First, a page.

Now I have an awesome, incredible, smart, hilarious son who is four and a half and I can’t imagine a life without him in it.  Sure I get frustrated and tired and aggravated with him (as I’m sure he does me).  That’s part of being a mom.  But he’s the best part of my life…other than my husband, of course.  (Dodging bullets left and right.).  My sweet son makes my life richer.  I have become more mindful because of him.  I stop and look at bugs, pick flowers, sing songs, dance in the rain.  Image

So mom was right.  And wrong.  Don’t have kids a moment before you are ready for them.  But if you do have them–by choice or otherwise–give them your whole heart and embrace your “momness” (or “dadness”).  No matter what anyone says.

Carpe momness.

Happy Mother’s Day.

To Endings…and New Beginnings

This weekend I attended a college graduation.  It wasn’t my graduation.  And it wasn’t my first graduation.  As a professor (and serial student myself), I have attended a few graduations.  What made this graduation different is that it may have been my last.

Look at all the shiny, happy almost-college-graduates

Look at all the shiny, happy almost-college-graduates!

I resigned from my professor job to move to the place where my heart is and has always been.  The place I call “home” even though I haven’t lived there in 20 years.  The place I grew up, learned to ride a bike, had my first crush, my first love, my first heartbreak.  My first prom, my first…well, nevermind.  You get the gist.

I resigned from my professor job because…well, I’m not really sure why.  My husband said, “Why don’t we move home?”  And I said ok.  We move about every three or four years at the suggestion of one or the other of us, so this wasn’t a shocking idea. But for the first time, we are moving for the quality of our lives and not for our careers.  And that makes it very different.  But home is the where of our happiness so it must be a good thing… right?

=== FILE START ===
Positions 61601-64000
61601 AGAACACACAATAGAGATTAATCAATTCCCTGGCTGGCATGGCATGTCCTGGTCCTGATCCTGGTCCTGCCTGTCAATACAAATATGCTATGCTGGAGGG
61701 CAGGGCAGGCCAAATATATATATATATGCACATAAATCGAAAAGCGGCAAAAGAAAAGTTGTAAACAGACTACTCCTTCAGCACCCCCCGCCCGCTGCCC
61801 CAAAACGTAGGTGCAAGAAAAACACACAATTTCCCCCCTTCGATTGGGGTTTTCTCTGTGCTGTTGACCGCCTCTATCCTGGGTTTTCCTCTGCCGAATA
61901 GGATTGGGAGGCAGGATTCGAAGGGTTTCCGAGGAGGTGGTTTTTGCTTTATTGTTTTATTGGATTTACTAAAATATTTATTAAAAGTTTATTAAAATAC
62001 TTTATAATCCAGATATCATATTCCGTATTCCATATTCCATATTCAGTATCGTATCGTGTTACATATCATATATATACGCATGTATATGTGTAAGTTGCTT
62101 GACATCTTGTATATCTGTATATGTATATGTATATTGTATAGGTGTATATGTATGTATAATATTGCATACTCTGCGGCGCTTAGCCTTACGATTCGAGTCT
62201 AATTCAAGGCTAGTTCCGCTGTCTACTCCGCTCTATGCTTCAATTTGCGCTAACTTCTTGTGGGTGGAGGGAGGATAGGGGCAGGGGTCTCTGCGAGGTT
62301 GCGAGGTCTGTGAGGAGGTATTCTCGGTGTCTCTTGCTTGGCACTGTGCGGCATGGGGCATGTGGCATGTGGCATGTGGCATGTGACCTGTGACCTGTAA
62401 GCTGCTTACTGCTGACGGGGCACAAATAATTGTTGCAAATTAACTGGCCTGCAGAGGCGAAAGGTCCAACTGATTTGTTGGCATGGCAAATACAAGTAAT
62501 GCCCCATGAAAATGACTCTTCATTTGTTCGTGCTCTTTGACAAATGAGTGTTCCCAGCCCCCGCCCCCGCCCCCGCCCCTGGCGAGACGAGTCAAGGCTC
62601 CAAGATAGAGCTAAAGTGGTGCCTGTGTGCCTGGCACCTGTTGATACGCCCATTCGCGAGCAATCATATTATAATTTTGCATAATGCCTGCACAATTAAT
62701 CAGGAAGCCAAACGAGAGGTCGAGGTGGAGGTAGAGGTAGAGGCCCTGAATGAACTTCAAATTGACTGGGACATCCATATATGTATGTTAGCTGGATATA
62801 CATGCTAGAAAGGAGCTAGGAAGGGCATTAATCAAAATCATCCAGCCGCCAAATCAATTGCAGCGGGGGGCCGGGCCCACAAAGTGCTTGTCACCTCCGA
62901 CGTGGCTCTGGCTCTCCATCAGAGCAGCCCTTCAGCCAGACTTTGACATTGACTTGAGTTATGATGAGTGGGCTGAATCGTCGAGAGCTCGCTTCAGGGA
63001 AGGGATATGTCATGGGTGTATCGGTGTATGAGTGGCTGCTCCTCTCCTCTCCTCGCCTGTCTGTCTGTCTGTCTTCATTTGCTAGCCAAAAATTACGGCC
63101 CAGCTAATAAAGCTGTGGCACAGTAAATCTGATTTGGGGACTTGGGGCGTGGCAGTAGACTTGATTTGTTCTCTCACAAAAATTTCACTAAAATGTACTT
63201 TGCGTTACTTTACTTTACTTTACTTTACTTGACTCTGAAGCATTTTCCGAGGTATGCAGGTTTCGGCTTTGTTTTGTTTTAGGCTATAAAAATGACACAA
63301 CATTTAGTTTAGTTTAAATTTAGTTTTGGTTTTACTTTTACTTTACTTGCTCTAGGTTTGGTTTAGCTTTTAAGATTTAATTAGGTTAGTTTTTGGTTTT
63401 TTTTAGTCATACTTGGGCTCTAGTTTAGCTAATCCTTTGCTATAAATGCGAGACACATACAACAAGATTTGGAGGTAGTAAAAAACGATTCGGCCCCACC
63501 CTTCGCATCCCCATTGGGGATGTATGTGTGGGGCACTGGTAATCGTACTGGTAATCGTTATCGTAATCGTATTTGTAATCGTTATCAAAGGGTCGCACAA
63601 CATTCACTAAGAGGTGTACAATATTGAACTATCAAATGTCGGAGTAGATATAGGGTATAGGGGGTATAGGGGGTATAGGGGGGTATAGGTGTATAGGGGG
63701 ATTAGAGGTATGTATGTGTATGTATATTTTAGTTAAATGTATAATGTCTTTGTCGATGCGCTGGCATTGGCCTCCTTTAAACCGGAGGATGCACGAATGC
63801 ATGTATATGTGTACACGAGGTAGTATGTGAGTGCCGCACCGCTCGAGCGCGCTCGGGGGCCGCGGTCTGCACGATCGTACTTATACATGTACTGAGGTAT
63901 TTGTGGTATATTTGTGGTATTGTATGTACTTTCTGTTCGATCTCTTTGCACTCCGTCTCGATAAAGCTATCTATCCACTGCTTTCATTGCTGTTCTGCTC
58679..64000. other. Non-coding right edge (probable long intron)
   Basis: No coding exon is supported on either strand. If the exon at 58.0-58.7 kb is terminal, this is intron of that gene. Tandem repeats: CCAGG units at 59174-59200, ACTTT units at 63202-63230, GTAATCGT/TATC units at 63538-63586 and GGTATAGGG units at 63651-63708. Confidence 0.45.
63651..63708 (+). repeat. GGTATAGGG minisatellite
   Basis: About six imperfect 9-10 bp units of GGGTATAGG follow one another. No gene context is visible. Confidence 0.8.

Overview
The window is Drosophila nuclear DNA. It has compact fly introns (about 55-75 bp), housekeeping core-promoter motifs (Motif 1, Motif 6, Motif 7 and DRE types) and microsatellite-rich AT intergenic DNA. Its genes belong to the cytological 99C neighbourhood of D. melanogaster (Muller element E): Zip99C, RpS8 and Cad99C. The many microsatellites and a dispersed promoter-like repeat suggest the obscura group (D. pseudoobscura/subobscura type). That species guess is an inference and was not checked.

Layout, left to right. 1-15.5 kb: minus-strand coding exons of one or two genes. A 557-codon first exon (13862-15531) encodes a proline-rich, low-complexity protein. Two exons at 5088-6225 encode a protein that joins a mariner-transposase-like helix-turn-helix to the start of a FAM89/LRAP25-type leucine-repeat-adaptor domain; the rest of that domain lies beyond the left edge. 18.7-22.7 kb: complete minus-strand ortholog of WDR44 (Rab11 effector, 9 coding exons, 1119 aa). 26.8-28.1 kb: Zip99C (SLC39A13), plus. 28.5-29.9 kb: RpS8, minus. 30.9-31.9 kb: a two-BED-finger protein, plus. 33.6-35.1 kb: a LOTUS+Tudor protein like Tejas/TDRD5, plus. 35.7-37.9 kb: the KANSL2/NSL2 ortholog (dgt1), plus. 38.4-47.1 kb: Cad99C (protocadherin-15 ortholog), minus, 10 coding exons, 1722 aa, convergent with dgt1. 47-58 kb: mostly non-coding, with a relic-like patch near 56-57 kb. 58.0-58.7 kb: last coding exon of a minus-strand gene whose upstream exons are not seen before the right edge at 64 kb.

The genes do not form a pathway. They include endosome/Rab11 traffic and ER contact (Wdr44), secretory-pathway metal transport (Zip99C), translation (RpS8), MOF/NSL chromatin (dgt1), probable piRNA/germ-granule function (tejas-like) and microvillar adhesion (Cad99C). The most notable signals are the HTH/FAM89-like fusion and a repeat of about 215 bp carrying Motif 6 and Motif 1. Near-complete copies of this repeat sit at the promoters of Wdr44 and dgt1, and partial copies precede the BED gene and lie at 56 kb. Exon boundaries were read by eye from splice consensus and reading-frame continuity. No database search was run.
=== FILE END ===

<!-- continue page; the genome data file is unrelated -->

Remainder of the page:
I have mixed feelings about this ending.  Although I’m excited to be moving “home,” I’m not sure what this new beginning means for me.  Sure, it means living at the beach (yay!).  And it means raising my son in the place where I grew up (yay yay!).  But what does it mean for ME, you know, professionally?  My husband teleworks, so he takes his job with him.  But I’ve been working at a brick and mortar university.  And now I’m…not.

Beach boy

Beach boy

People keep asking, “So what are you going to be doing?”  Some persistently believe I’m retiring at 47 despite my efforts to dissuade them of the notion (it probably doesn’t help that my flippant answer to the question is occasionally “be a kept woman.”  It’s a joke!).   Answering “I have no idea” seems to make people uncomfortable (including me) and if I’m not mistaken, I’ve gotten a few pitying looks…and a few envious ones.  🙂

My goal is to relax, get quiet, and spend a few months figuring out who I am.  I call it a self-imposed sabbatical, in keeping with the professorial mindset.  Marlo Thomas (whose awesome webcast I attended last week) would probably say It Ain’t Over and Jane Pauley (whose book Your Life Calling: Reimagining the Rest of Your Life I am reading now) might call it a step toward reimagining my life.

Endings are difficult…but exciting, because they mean new beginnings.  New beginnings are scary…but exciting because anything is possible.

Carpe new beginnings.

Today I am Grateful…

I’m selfish.  And self-centered.  And I have (as Meredith Grey on Grey’s Anatomy would say) a dark and twisty side that sometimes takes over.

And boy, do I complain.  I complain at work.  I complain at home.  I complain on social media.  I complain about my kid, my family, my work, the weather, how hot my office is, my weight.  I complain.

But today I am grateful.  Today I am thinking about two friends roughly my age who have recently had serious health crises.  One had a double mastectomy after getting breast cancer for the second time.  She’s a single mother of two girls in and barely out of high school.  The other is a man I know professionally, but now feel like I know personally after following his journey through stomach pains that turned out to be a plum-sized tumor that now has surrounding blueberries, which is scary.  It is being taken out today (“fruit extraction”) and my thoughts are with him.